ManageYourCareerWhether you’re a Baby Boomer, a Generation X’er, or part of Generation Y, you need to treat your career as a business. 

The days of finding a job and staying there for your entire career ended with my father’s generation. My dad needed to manage work relationships and his own performance, but he didn’t have to manage his career.  I’m going to give you five ways to start managing your career right now.

  • Create a LinkedIn profile. At the very least, do this one thing. It will pay off for years. If you’re trying to get away from hourly positions and into salaried roles, you won’t be able to do it without a profile here. If this is brand new to you, keep it simple but proofread it many times to make sure you don’t have a single spelling or grammar error.
  • Make a list right now of other companies you’d consider working for. Keep that list in a drawer or in Google Documents or wherever you like to store things. If something happens to your job, this is your go-to source of encouragement and early action.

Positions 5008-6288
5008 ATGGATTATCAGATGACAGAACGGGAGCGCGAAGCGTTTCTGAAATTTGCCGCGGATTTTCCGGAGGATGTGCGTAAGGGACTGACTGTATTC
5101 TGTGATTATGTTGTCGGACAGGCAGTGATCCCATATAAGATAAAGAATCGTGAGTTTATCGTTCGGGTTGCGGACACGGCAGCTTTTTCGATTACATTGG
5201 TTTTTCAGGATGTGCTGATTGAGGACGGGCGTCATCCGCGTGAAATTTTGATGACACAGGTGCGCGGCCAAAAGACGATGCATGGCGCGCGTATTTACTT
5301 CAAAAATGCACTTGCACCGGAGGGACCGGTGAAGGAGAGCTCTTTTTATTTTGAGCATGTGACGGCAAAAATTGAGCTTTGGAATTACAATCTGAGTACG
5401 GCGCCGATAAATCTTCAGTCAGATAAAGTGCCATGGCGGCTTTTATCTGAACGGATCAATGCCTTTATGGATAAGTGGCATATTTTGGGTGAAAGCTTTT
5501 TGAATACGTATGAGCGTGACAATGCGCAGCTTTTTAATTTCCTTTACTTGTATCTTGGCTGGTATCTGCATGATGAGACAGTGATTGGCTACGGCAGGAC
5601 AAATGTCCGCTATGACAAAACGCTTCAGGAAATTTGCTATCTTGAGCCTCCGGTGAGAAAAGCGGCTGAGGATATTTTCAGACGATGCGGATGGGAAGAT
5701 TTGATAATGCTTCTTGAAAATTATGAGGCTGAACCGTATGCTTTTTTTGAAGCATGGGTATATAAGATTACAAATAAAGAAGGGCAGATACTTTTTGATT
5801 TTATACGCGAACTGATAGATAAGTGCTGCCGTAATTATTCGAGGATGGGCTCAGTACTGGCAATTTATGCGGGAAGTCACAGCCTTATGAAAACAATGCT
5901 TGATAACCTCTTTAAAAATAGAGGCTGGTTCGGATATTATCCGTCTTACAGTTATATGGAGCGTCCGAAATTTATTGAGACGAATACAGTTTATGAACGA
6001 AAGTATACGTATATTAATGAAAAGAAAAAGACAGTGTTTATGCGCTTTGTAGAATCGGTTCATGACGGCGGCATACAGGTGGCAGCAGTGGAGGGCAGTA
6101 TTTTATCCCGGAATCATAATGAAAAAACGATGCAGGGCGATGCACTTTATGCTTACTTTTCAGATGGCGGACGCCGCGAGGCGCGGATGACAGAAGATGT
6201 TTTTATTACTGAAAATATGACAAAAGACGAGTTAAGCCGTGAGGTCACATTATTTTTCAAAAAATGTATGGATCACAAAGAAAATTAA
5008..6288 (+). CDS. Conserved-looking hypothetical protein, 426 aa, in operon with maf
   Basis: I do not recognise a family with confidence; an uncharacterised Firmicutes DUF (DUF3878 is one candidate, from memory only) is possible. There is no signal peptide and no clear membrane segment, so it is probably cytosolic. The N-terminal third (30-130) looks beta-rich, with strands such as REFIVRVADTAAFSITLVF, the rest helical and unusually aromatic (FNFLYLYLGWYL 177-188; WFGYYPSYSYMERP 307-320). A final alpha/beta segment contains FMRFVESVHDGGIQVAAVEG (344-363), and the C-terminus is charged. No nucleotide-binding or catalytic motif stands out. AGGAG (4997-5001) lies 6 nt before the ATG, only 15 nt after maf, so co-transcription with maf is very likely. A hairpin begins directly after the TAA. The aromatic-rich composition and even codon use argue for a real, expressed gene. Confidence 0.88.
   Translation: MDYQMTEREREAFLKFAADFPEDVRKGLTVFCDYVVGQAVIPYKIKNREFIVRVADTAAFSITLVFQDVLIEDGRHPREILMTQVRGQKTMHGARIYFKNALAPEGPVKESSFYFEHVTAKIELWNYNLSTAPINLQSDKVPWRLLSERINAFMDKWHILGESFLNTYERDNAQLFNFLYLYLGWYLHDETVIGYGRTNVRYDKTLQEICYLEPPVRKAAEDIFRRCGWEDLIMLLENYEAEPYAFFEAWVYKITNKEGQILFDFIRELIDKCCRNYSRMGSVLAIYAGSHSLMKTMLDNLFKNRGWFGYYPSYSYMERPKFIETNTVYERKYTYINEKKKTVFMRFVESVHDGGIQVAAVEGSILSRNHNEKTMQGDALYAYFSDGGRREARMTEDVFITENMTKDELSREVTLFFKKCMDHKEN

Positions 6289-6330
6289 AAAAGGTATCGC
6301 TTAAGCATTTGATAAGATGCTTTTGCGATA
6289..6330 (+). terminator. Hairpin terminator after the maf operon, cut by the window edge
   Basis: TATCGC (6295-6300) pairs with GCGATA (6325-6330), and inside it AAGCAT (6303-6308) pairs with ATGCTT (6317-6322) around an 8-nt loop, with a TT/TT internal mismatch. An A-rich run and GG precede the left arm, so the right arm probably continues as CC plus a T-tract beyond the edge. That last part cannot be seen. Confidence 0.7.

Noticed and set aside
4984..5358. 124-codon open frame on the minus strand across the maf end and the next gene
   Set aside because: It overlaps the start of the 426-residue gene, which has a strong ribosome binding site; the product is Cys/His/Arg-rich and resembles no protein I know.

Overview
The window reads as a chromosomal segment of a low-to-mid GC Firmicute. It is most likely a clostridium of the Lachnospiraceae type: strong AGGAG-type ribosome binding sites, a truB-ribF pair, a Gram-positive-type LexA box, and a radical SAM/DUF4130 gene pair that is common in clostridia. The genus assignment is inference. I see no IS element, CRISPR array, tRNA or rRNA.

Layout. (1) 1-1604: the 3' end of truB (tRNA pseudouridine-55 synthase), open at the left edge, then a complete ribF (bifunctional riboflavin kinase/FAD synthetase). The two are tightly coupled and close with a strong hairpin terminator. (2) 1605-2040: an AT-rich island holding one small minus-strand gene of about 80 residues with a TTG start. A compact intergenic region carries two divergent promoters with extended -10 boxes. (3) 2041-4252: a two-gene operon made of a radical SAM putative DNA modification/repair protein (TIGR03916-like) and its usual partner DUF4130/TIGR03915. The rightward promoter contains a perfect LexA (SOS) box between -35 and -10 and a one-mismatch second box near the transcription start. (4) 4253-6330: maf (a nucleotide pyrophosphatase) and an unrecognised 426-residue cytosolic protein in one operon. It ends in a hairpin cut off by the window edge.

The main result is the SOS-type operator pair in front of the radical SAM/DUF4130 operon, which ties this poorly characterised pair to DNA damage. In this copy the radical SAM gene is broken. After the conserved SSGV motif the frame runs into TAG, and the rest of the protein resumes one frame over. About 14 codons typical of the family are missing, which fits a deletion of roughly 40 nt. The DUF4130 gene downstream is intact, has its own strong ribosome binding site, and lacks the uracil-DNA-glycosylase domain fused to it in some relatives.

• Invest in your career by taking a course or reading a business book. I can’t stress this enough. Responsibility for your professional growth and development belongs to you, not your employer. If you decide to take your career to a new place of employment, keeping your learning skills sharp will help you tremendously during the interview phase (you’ll stand out from your competitors) and you’ll be better positioned to learn a new job quickly because you’ve been stretching your mind.
  • Join at least one group or association. This can be an in-person group, or online if that’s your preference. Use LinkedIn to find groups that interest you. Become a contributor in some way so that you’re known by the others in the group. Joining a group will keep you up to date on what’s happening and where the jobs are.
  • Research your job skills in your market. It’s a good idea to know how common or rare your skills are and what the going rate is. Monster and Workopolis both have salary calculators you can use. You’ll need this information for your next negotiation whether that’s with your current employer or your next employer.

Enjoy taking control of your career.


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